Wednesday, February 9, 2011

Who are we and Whose are we?

The flurry of posts on the UUJA e-list continues. I'm enjoying the busy-buzz-buzz of excited connecting.

It's made me think about who we are, and surprised that I haven't heard or raised this question before. Some of us identify as Jewish UUs. Some identify as UUs of Jewish Heritage (sub group- "cultural Jews".) Some are spouses or partners of Jews. Some of us are UUs with no Jewish heritage but who have an affinity for or interest in Judaism. Some of us wish to be "allies to Jews" because we have an understanding of anti-Jewish sentiment and oppression, the historical role the targeting of Jews has played in the maintaining of oppressive society. Who have I forgotten?

It's similar to the realization that there is not just one Jewish culture but many. There are Jews from most every ethnic /racial group. People who continue Jewish religious traditions come in several flavors: Orthodox, Conservative, Reform, Chasidic, Renewal, Reconstructionist, There are Jews of every socioeconomic class. We run the gamut from politically right wing to left wing Some of us would never criticise Israel. Some of us are moved by conscience to advocate for Palestinian's human rights.

Is there or could there be an over arching term that encompasses all of us? There is the name of our organization, UUs for Jewish Awareness. I'm grateful, but not satisfied. My brain begins trying to create an image of Jewish, UU and ally. What would symbolize ally? ...Holland? righteous gentile award? ...time for research. Wait, the UUJA has a lovely image of the chalice and the menorah! Am I reinventing the wheel? Some questions are worth repeating! And we can't have too much art.

Now I can't ask the question "Who are we?" without thinking "Whose are we?" At our January SWUUMA annual retreat, Revs. Galaher and Lortie gave us an experience of the dynamite UU curricula "Whose Are We?" This isn't a question needing an intellectual answer. It is one that asks us to see who we are by discovering the yearnings of faith and the ties of our heart. I expect that it is what we will be doing at the upcoming "Let Us Be Counted" conference in Atlanta.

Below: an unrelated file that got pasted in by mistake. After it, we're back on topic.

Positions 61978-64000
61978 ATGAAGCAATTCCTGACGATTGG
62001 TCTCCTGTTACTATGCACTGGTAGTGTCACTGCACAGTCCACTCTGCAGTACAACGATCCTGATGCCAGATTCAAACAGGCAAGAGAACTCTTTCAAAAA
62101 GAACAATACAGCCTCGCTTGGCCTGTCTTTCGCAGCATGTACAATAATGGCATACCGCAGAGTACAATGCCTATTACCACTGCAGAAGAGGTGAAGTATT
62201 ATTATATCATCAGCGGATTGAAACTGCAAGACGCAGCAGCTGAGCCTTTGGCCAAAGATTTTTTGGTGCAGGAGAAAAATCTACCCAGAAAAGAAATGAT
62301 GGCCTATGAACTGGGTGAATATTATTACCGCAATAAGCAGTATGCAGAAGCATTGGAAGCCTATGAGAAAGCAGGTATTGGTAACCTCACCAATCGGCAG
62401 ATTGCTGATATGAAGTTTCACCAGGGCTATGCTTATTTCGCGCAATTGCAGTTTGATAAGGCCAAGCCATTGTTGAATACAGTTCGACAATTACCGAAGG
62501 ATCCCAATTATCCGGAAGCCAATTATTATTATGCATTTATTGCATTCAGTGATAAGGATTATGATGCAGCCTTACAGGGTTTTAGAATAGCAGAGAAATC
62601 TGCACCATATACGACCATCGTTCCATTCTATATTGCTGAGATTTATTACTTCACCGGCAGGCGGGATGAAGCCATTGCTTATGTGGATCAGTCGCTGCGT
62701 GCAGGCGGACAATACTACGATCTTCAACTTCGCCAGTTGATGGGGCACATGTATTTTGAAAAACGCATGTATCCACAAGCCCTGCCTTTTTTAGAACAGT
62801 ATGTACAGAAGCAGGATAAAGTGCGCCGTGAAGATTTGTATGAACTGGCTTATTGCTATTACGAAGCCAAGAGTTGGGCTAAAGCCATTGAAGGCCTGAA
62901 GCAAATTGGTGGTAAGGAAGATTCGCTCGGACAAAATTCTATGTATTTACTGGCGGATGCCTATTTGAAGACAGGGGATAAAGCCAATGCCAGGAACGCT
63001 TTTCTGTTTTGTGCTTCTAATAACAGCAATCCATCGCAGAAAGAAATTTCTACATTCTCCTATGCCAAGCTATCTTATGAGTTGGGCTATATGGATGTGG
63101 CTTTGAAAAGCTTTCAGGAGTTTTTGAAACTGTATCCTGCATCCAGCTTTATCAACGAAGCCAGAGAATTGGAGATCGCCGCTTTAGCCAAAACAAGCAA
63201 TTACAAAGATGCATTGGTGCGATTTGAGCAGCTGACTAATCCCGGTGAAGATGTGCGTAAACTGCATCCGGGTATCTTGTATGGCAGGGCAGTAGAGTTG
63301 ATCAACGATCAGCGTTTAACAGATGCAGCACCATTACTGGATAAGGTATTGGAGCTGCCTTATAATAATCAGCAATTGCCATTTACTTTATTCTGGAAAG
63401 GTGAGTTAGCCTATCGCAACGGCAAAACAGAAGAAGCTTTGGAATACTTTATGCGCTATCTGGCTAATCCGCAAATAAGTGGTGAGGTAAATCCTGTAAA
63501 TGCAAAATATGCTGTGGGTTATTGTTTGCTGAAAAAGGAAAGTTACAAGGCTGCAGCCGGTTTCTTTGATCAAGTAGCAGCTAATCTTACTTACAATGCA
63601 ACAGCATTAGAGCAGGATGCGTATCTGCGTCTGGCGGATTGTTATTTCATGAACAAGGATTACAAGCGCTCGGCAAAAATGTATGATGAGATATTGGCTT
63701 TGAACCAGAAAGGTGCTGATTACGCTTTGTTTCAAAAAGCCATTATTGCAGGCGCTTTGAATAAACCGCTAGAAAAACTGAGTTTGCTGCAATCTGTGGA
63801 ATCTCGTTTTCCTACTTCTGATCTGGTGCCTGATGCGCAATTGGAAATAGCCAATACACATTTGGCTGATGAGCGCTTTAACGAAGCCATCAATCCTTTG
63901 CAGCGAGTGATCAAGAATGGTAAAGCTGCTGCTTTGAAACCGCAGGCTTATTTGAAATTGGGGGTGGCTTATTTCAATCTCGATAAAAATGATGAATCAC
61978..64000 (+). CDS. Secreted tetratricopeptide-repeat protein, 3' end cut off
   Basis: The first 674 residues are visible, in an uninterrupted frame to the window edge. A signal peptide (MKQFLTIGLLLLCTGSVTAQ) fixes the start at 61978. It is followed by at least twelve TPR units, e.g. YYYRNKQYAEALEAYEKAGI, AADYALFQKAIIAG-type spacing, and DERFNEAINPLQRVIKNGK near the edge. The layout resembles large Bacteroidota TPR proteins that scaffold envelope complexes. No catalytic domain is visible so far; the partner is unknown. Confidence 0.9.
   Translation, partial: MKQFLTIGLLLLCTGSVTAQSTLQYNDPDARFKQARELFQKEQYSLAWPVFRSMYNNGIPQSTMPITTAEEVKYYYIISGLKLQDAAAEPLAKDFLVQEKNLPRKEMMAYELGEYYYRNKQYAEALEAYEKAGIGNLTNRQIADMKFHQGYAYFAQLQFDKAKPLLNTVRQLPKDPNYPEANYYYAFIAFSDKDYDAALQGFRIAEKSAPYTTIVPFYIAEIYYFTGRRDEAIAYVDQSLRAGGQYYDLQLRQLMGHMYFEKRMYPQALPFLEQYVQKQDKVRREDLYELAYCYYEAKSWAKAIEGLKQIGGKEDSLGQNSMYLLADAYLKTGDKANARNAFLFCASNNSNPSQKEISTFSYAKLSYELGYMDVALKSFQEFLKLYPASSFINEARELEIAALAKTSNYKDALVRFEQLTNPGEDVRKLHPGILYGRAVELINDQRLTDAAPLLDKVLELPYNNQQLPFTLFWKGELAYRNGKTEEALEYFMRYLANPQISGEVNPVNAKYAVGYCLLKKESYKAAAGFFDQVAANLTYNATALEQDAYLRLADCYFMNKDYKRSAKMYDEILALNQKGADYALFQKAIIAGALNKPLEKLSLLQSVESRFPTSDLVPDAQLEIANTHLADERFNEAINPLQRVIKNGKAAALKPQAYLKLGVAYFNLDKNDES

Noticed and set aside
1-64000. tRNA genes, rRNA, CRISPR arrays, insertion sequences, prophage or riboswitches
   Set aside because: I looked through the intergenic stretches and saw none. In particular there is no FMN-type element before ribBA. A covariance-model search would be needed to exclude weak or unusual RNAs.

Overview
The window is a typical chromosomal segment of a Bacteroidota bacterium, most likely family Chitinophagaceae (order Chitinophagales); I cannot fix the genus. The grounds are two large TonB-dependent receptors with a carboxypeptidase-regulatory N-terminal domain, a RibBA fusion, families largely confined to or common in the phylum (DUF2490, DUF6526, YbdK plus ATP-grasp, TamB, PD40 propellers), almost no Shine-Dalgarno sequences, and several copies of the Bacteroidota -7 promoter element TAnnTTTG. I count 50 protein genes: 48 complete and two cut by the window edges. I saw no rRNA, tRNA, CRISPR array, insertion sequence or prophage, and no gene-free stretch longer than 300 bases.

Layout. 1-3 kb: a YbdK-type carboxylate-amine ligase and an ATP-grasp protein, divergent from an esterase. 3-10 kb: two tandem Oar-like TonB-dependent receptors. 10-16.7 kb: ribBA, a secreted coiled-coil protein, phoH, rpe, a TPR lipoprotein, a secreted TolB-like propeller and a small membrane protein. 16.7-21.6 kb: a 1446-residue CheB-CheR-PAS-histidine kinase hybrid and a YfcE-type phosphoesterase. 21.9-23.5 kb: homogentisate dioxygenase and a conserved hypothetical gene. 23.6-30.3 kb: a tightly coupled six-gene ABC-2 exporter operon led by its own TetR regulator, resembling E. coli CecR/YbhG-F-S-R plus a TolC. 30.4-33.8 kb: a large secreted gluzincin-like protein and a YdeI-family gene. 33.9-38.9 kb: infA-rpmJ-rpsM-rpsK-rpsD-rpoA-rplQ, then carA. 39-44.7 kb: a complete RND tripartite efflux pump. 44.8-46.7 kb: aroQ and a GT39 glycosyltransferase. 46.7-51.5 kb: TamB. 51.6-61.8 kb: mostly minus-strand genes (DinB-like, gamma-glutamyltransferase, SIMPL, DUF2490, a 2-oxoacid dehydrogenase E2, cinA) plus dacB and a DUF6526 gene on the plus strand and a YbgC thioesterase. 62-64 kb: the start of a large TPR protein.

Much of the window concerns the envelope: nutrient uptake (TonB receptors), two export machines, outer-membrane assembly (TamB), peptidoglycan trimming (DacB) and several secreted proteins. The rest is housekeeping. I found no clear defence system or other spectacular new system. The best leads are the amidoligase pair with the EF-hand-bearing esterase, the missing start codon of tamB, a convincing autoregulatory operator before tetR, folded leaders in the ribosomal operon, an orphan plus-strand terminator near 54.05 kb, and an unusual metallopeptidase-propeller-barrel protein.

PS. Some who connect to my Jewishness, occasionally call me by my Jewish name, Fivel. Yes, by all means feel free!
Shalom Y'all.

1 comment:

  1. I'm a Jew. I'm a UU. (puts on best "Sierra Madre" accent:) "We don' need no stinkin' hyphens!"

    The question "Who are we?" always assumes the further question "Which 'we' is under discussion?" Fluid and rigid boundaries both have their utility, and as we have our Orthodox brethren holding down the rigidity for us, we might as well make the most use we can out of being as fluid as we can be.

    For myself, I make a major effort to work within goal-oriented structures rather than boundary-delimited ones, with the result that I'm frequently completely unaware of the boundaries and also unaffected by them. Edges don't matter when you're right in the middle.


    Joel. Or Yoel, if I'm to follow your custom in your figurative home.